Restricting a qube to selected websites

It’s just a change of the filename used in this step:

So you would create the file /etc/qubes-rpc/policy/qubes.ConnectTCP+8888 instead of editing etc/qubes-rpc/policy/qubes.ConnectTCP. I believe that all this change does is make the configuration a bit more secure by preventing my-qube from connecting to any ports on my-proxy other than 8888. You will still need the Firefox proxy edit.

It don’t see why it wouldn’t work - but I don’t have much experience with VPN’s (in general or in Qubes OS). Let me know if you get it working!

I’ll have to look into that.

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Thank you @Rooftop for your answers. I have one more question. Would you know how to setup Thunderbird in my-qube running, for example, Gmail IMAP (Ports 993 and 465, I believe)

You need to enable networking in my-qube (ie. set Networking to sys-firewall in Qube Settings) and then select Limit outgoing internet connections and add firewall rules to allow access the required addresses/hostnames for ports 993 and 465 (or whatever ports are required).

For a service like GMail that uses multiple IP addresses, you may need to set the address to * (if allowing connections on ports 993 and 465 to any host is acceptable to you).

Web browsing will still be forced to go via the proxy as you haven’t allowed ports 80/443 through the firewall.

Thank you for the reply. I tried the following and failed to get Thunderbird with a Gmail account to work. It failed to connect to the Internet. Would you know what I did wrong?

What error are you getting? The firewall setup looks all right to me.

It just occurred to me that for Gmail, Thunderbird might need you to login in to your Google account via the web - try changing the connection settings in Thunderbird (under Preferences, scroll down to Network & Disk Space) to use localhost port 8888 as the HTTP/HTTPS proxy.

Thunderbird acts as if there’s no internet. That’s it. It cannot reach gmail.

I had tried that before asking you about Thunderbird. While the calendar provider did work via port 8888 and my-proxy (calendar is not google), the IMAP email failed to sync. It behave as if it was not connected to the internet.

If there is an error, the exact error message may help me (maybe :slight_smile: ).

Did you have the proxy setup in thunderbird before you added the gmail account?

If there a way to allow only http (no https) website? Is this possible with this approach? (Yes, this is no typo http only)

I think replacing the following two lines in the /rw/config/tinyproxy/tinyproxy.conf file:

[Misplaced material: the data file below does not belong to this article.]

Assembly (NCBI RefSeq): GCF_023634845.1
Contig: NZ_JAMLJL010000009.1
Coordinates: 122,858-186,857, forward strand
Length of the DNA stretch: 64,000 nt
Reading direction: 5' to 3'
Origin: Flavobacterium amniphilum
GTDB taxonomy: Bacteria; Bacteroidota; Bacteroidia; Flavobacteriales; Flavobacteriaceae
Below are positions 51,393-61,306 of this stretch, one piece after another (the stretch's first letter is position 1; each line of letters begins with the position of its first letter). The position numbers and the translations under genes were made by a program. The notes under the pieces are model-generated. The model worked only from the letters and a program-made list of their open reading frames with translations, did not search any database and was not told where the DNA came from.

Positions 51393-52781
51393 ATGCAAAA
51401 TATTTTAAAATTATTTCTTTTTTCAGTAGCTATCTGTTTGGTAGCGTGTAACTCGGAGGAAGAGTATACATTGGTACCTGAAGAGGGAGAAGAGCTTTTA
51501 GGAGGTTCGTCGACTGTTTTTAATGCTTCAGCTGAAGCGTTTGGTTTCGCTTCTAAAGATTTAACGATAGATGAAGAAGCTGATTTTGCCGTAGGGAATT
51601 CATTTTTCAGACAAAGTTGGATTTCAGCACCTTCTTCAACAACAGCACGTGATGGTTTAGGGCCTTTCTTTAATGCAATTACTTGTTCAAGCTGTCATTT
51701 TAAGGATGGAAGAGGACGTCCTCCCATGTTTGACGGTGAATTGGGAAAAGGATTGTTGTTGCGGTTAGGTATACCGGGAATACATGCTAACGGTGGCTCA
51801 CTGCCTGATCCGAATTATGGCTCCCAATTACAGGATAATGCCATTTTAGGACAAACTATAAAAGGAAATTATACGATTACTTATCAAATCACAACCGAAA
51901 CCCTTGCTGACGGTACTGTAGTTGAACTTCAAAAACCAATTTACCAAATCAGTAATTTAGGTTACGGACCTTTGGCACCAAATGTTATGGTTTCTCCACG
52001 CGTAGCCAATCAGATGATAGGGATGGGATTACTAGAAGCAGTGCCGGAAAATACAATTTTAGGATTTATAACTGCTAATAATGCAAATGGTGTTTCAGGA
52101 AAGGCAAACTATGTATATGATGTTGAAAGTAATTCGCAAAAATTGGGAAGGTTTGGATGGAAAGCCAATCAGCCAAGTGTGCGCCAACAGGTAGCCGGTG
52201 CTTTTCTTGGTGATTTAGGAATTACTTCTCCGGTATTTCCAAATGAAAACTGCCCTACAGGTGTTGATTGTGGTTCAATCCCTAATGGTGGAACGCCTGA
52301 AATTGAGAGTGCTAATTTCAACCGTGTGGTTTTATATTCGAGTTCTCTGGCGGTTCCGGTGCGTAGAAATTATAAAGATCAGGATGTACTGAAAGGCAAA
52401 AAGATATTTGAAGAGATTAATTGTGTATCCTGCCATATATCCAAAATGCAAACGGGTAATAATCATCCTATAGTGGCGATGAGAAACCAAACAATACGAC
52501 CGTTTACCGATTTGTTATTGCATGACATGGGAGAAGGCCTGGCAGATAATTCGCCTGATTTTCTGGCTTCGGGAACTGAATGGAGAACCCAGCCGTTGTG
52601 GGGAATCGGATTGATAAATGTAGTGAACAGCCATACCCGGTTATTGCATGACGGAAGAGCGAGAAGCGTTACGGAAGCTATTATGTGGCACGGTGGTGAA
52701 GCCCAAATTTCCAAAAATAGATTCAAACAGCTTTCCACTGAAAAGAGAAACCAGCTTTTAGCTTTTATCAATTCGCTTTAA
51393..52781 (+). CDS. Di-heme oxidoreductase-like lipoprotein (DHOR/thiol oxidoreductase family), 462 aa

ConnectPort 443
ConnectPort 563

with:

ConnectPort 0

will prevent HTTPS connections.

Cool I will try, when I have time. Thanks @Rooftop

One more question :slight_smile: can I simply do:

^\.com$

to allow only all *.com websites?

You can use \.com$ to only allow all .com sites. (Your pattern would only match .com itself)

While browsing around, I found this: How to run an HTTP filtering proxy.

It’s a bit more complicated than my setup, but does have the advantage of allowing you run use one proxy VM for multiple App VM’s (each with its own set of rules).

I haven’t tried it (my simple setup is adequate for my needs), but I though I’d mention it in case anyone else is interested…

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This is the error message. Nothing unusual.
failed to connect

No. I have my account already set-up and then I tested the proxy. When I tried to route Thunderbird via my-proxy, I checked the logs and they did not register a (denied) request other than the request for the calendar (via 8888).

Strange. Let me have a play and I’ll get back to you (I haven’t used gmail for years, so I’ll need to set it up again).

Ok. I have confirmed that gmail access does work with the firewall settings you have.

However…

  1. Setting up a new Gmail account while using the proxy didn’t work - thunderbird tried to contact a number of sites, and even after white-listing many of them, it still seemed to not work, possibly because of point 2 below.
  2. I don’t know how Gmail authenticates (OAuth?) and I don’t know if that can be made to work with the proxy setup.

Unfortunately, I have no interest in using Gmail, so I’m not very motivated to try fixing this problem :slight_smile:

P.S. The way I got it to work for testing was by manually configuring thunderbird using the settings here and then “allowing insecure applications” in my google settings - not something I would necessarily recommend…

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Thank you @Rooftop for your responses. Much appreciated. The answer to my problem was posted here:

@Rooftop if appropriate (and if not already done) do you think these last discussion points could be added to your guide?

Good idea. I’ll do that.

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